RARE Daily

Blood Test Could Prevent Death of Children with Hereditary Heart Condition

June 10, 2024

Rare Daily Staff

Researchers in England have developed a blood test they say could identify children with the potentially fatal heart condition hypertrophic cardiomyopathy.

Hypertrophic cardiomyopathy (HCM) causes thickening of the heart muscle. There is currently no cure and, although rare, it can cause sudden death in children and young people. Up to 1,000 children in the United Kingdom are living with HCM.

Researchers at University College London and Great Ormond Street Hospital Research published their findings in the journal Circulation: Genomics and Precision Medicine that demonstrated the new test, which measures seven proteins in the blood, can act as a marker for HCM.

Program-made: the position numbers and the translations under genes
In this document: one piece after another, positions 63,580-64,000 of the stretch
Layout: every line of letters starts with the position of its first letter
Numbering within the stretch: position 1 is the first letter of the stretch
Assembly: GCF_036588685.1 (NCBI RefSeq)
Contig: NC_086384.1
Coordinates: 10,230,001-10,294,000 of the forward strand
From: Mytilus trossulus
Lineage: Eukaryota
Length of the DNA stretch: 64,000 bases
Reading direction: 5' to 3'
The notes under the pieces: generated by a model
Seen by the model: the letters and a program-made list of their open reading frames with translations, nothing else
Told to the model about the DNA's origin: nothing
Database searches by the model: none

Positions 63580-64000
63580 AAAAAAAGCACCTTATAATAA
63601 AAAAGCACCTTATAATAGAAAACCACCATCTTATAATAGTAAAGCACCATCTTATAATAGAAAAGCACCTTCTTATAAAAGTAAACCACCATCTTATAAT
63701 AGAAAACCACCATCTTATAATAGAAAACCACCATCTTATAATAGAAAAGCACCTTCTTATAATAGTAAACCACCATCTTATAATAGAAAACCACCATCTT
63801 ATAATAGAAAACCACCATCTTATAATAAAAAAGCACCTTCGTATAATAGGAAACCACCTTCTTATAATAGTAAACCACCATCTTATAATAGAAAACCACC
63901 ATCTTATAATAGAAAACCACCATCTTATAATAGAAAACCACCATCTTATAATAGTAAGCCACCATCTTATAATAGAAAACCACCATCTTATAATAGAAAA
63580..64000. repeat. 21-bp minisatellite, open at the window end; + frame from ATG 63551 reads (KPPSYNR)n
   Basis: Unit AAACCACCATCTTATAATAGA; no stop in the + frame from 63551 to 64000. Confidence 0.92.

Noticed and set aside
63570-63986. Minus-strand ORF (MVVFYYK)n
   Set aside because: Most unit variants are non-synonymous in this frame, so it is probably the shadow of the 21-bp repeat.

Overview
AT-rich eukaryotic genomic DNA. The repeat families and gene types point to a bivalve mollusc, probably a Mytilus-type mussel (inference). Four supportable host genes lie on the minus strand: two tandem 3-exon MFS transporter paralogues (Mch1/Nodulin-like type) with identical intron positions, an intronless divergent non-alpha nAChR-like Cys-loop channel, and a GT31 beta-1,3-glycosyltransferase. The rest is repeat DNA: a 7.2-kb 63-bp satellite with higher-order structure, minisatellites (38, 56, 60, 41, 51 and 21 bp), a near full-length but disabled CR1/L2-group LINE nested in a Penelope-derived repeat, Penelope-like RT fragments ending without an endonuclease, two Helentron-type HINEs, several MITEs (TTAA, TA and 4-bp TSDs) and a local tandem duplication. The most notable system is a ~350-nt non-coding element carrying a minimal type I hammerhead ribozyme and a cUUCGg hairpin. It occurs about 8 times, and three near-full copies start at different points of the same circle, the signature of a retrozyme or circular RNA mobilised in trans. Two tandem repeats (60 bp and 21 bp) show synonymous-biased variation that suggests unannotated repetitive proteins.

The test can also identify four proteins that may indicate cases where there is a greater risk of sudden death, and there are now hopes this could be developed for use across the National Health Service to speed up diagnosis and treatment for children with the condition.

“Hypertrophic cardiomyopathy is the most common cause of sudden death in children and teenagers. Although our ability to diagnose the condition has improved considerably in the last few years, many of the tests we use are expensive and may not be routinely available throughout the world,” said Juan Pablo Kaski, professor of pediatric inherited cardiovascular medicine at the UCL Institute of Cardiovascular Science and consultant cardiologist at Great Ormond Street Hospital. “In addition, whilst we have also made huge advances in the identification of children with HCM at risk of sudden cardiac death, we are still looking for quicker and more accurate ways to do this.”

Action Medical Research and LifeArc provided funding for the work.

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